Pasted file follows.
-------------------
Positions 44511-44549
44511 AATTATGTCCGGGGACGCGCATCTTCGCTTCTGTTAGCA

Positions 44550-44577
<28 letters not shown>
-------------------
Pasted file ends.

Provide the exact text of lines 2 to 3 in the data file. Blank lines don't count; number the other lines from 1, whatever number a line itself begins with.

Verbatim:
44511 AATTATGTCCGGGGACGCGCATCTTCGCTTCTGTTAGCA

Positions 44550-44577